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Democratizing Invoice Discounting Like Never Before Jain along with his IIT Kanpur batchmate Manish Kumar, launched KredX - India's first marketplace for invoice discounting connecting SMEs and investors to unlock the value of blue chip invoices.

By Sandeep Soni

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While Anurag Jain was working for his family run real estate company, he often felt his business crippled because of delayed payments from large companies, hence stressing its working capital. Burning a hole in the business's cash flow, Jain along with his IIT Kanpur batchmate Manish Kumar, launched KredX - India's first marketplace for invoice discounting connecting SMEs and investors to unlock the value of blue chip invoices.

The duo got so obsessed with the idea that Jain left his family business in Kolkata and relocated to Bengaluru and Kumar, former HSBC executive, ditched his corporate cushion to start from the scratch. "I was settled in Kolkata with my family for 10 years before feeling uprooted from that place. But I understand what it takes to build a business. So I knew that it will be a temporary thing," says Jain.

KredX wherein Kred signifies credibility and credit availability and X represents the marketplace connecting two parties was launched in early 2015. Kumar too shared the same feeling except the fact the he was already based in Bengaluru. But even during all this enthusiasm of starting up, Kumar had an extra baggage of bad health to carry. The slipped disc problem for Kumar from last six years restricted his travel, which Jain mostly takes care of.

"During the initial three months of starting up, I wasn't quite able to walk and sit. We were in the process of raising our seed round, so I had to be in all the meetings with investors, customers, etc., while bearing the back pain, often acute. So, I used to stand up after a while," recalls Kumar. The duo operated from their respective homes in the beginning but switched to a vacant flat that Jain owned in the city as their start-up office. They even pulled out some furniture from their homes and later bought few tables, bean bags and chairs from their own pocket.

For IITians it's Tough to Swallow Failure
Currently, KredX has no hierarchy structure. As a company culture, Kumar and Jain want everybody treated as an individual contributor and with no reporting mechanism. Everybody just have to update their work in the weekly team meeting. In fact there are employee stock ownership plans (ESOP) given to all the members to instill a sense of ownership in the company, including its office boy. "Even our office boy has ESOP, though I had to explain him what it is for half-an-hour," smiles Jain.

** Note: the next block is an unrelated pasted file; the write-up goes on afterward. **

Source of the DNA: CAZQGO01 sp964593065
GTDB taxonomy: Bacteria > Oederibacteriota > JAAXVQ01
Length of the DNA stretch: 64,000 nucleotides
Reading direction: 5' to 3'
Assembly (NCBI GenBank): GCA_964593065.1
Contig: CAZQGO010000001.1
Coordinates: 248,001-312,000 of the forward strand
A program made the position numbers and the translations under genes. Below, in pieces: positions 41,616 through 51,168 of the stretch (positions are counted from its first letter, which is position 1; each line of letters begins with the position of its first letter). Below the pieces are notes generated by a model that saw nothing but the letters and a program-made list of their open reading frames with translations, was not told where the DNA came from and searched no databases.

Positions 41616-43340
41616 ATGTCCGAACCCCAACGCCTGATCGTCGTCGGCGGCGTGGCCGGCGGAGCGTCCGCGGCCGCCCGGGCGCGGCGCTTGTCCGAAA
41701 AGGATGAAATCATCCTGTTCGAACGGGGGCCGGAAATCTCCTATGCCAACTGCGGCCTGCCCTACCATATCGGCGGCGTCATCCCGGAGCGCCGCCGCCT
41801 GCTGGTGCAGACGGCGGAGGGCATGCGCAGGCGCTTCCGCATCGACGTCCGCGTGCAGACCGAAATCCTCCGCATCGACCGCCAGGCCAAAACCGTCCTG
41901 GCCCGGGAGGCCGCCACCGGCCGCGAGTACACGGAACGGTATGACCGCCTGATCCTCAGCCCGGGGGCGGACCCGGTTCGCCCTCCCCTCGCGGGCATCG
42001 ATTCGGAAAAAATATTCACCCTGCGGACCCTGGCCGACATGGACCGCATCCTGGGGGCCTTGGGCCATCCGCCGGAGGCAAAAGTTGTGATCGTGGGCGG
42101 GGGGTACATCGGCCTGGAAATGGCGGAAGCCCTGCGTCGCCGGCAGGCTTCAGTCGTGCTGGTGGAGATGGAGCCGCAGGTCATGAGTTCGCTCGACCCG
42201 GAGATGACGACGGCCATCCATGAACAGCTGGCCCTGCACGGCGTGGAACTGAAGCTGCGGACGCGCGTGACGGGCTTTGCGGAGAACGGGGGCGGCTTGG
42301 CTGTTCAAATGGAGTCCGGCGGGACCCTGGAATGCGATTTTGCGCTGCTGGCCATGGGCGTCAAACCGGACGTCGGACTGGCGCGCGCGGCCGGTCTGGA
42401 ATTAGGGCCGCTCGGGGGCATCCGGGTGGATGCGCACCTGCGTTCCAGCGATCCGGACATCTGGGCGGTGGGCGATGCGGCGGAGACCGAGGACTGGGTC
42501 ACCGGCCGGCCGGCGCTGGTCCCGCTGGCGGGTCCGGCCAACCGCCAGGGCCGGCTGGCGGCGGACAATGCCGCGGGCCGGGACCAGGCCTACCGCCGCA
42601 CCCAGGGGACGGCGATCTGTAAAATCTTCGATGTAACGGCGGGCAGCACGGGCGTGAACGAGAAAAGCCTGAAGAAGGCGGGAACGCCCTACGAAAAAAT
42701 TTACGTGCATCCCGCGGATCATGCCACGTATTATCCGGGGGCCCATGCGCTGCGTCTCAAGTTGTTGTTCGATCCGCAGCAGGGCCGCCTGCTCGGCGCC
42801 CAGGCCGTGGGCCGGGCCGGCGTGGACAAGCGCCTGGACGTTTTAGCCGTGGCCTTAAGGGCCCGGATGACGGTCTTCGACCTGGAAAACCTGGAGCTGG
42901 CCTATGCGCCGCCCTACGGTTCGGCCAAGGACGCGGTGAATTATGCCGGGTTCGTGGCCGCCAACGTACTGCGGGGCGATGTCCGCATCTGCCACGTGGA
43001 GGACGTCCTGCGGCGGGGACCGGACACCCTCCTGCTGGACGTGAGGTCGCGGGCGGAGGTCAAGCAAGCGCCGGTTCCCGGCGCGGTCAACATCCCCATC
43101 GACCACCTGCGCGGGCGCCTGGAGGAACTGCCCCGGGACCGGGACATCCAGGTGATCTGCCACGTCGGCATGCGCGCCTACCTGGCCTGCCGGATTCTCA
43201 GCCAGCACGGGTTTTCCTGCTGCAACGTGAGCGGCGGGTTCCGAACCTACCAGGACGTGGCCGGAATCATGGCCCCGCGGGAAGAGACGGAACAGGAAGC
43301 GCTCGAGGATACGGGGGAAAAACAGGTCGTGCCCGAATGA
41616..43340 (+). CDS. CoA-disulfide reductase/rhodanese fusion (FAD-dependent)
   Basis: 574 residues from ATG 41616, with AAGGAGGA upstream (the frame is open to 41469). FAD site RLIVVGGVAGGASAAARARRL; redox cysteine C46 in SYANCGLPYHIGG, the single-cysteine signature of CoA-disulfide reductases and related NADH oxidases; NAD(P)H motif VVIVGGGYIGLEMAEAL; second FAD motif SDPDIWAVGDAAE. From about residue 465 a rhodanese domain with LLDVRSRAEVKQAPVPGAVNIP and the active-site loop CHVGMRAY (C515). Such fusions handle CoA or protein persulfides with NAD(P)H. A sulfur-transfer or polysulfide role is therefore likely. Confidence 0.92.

Though KredX has a tier one investor like Sequoia on board but funding wasn't on the radar for Kumar and Jain. "We never intended to raise funds neither we created any pitch decks for investors. Few venture funds showed interest in us but we are lucky to have Sequoia wanting to invest in us," adds Jain. Despite early success, Kumar and Jain have stood their ground instead of being swayed away or being aggressive in any manner, particularly when you are doing a start-up.

"Start-up teaches you to accept failures and move ahead with learnings. So you cannot be aggressive but I believe that when you graduate from prestigious institutes, like IITs, is that you get used to success and it becomes very tough to swallow the failure," asserts Kumar. Nonetheless, KredX has a clear goal in sight. "We want to be a billion dollar company for which persistence is required because there is already lot of negativity in the ecosystem because of high start-up failure rate," claims Jain who has a very unique way of unwinding himself from work – real estate.

Jain love learning about new properties, investments, talking to industry people, doing industry research, and honestly sounding little weird, hanging out with brokers on weekends. KredX is amongst the
very few start-ups in India that raised funding amidst the severe funding drought.

(This article was first published in the February issue of Entrepreneur Magazine. To subscribe, click here)

Sandeep Soni

Former Features Editor

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